The items weren't just good, they were "Hey, I'd order this stuff in a restaurant!" good. I was stunned, surprised, delighted--and curious.

The flight attendant confirmed what I suspected: This "all day" box is meant for serving anytime after breakfast. A second box--usually cold cuts, fruits and a warm roll--is served during morning hours. The so-called Marcel Wanders Box--he's the famed Dutch designer who created the concept--is prepared exclusively in KLM's Amsterdam kitchens. That allows food to be consistently prepped even at spokes in the KLM network. KLM even made room in the box to use their signature salt and pepper shakers in the shape of red clogs.

(BTW, in-flight food, even the good stuff, photographs badly when you're in the air using a smartphone camera. This image is a professional "beauty" shot provided by KLM and thus differs from the meal I was served yesterday. But believe me when I tell you the real meal I described above looked as nice.)

I was lucky enough to be in one place for a stretch over these last weeks, so I patronized the same little market frequently. At the register, it offers the "touchless, contactless" tap-and-go payment system that credit card firms are promoting. Whenever I went into the shop, the clerk would swivel the payment module in my direction. Each time I'd pull out the same credit card. I tapped. Every other time, I could go. The other times, we defaulted back to the old-fashioned swipe method. The clerk would smile and shrug her shoulders as the terminal then demanded my signature. I'd smile back and use the stylus to provide a parody of my signature.

In a snaking priority check-in line at Genoa's Cristoforo Colombo airport, I watched at least 10 flyers in front of me turned away. None of them, according to the check-in agent, an airport-services employee, had the correct Covid forms for whatever country they wanted to visit. I alone got it right. Yet for some reason known only to the clerk, she insisted on entering my home address again, including a zip code. But, hey, I got checked in after watching others turned away. I wasn't going to complain.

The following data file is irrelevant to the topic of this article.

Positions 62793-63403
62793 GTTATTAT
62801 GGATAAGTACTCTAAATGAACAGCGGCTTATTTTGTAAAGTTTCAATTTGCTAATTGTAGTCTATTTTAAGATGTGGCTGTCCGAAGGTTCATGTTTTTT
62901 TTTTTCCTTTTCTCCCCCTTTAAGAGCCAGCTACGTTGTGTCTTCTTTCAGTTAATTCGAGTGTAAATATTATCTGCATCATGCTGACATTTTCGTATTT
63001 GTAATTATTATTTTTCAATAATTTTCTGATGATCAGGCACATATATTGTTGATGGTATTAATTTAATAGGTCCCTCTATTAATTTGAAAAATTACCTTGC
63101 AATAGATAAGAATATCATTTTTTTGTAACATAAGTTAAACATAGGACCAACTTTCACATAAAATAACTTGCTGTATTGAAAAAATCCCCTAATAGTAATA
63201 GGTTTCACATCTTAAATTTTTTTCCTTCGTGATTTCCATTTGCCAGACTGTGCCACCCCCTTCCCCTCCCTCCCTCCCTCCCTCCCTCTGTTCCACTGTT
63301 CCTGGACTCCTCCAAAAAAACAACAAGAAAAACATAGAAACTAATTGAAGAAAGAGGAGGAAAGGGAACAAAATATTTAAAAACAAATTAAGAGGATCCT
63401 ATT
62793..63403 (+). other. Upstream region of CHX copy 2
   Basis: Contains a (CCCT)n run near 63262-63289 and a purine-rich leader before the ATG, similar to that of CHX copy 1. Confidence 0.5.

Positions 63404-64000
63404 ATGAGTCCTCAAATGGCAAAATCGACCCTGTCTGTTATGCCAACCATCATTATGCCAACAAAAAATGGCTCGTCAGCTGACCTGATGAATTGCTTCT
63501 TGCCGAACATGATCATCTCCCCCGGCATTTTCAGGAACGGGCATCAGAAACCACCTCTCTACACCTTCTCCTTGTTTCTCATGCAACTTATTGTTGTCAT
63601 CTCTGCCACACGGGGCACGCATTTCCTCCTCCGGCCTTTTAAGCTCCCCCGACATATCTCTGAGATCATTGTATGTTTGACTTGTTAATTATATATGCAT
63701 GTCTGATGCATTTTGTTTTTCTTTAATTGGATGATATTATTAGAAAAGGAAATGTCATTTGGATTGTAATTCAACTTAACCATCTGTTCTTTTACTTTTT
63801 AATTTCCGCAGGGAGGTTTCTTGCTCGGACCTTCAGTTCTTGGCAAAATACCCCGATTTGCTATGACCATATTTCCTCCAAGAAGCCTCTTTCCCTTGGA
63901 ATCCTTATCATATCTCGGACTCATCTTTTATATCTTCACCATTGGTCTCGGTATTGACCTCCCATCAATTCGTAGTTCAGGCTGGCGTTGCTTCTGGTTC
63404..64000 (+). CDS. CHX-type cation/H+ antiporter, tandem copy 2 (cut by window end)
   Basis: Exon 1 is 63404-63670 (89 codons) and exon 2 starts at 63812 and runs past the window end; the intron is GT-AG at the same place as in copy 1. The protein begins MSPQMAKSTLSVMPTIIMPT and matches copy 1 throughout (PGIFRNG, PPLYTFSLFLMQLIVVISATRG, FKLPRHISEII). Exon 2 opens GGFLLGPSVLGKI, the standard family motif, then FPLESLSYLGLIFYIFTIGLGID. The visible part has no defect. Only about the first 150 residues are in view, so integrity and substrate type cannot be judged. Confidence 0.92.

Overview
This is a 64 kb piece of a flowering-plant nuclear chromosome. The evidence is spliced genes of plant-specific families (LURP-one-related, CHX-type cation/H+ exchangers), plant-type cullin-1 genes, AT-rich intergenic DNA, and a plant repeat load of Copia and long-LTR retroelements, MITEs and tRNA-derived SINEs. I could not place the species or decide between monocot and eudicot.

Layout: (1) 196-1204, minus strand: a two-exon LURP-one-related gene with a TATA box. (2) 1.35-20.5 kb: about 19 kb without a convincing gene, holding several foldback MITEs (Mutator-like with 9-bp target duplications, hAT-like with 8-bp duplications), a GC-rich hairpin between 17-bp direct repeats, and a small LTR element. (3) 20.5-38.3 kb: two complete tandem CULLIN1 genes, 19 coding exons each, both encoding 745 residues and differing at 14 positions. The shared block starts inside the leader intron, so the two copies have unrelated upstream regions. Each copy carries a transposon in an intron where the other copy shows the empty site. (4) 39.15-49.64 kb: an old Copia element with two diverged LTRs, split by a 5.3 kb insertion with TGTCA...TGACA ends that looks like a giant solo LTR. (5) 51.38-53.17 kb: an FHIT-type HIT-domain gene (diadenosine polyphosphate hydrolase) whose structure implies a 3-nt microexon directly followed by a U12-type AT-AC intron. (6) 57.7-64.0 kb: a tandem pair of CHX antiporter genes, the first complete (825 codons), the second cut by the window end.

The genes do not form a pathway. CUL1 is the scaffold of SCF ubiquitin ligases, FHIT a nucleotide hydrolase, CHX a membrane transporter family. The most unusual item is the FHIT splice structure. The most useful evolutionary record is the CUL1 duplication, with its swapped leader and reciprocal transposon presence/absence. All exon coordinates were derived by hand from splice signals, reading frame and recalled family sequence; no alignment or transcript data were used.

Ever since we began to fly internationally again, airlines have urged us to upload our documents--vax passports, records, test results, location forms, attestations of clean living, whatever--into some app or another. Bottom line: It's a waste of time. In eight international flights this year covering three carriers, I've had to show all documents again in person at the airport despite uploading them in advance as requested. And every time, the explanation from a check-in agent was always a variation of this refrain: We know what they tell you will happen if you upload the forms, but they are never in our system here.

I got back to Kennedy last night, tired after two weeks on the road, and sidled up to the Global Entry kiosk. I hit start and the machine immediately demands I remove my mask and glasses, then takes my picture. It quickly spits out a receipt. I never even inserted my passport. But there was my name, my flight and all the other relevant details printed with a washed-out image of my washed-out face.

Wazzup? With very little advance warning, Customs has been rolling out biometric facial recognition technology at Global Entry kiosks in gateway airports. There seems to be no rhyme or reason for when your airport gets the new tech.

It worked for me last night, so no complaints. But I keep thinking back to that 50% success rate with my tap-and-go credit card at the grocery store.

I rue the day when facial tech fails and the Global Entry kiosk demands that I tap my face into the kiosk screen to prove I am who my passport claims I am.

That's surely gonna hurt ...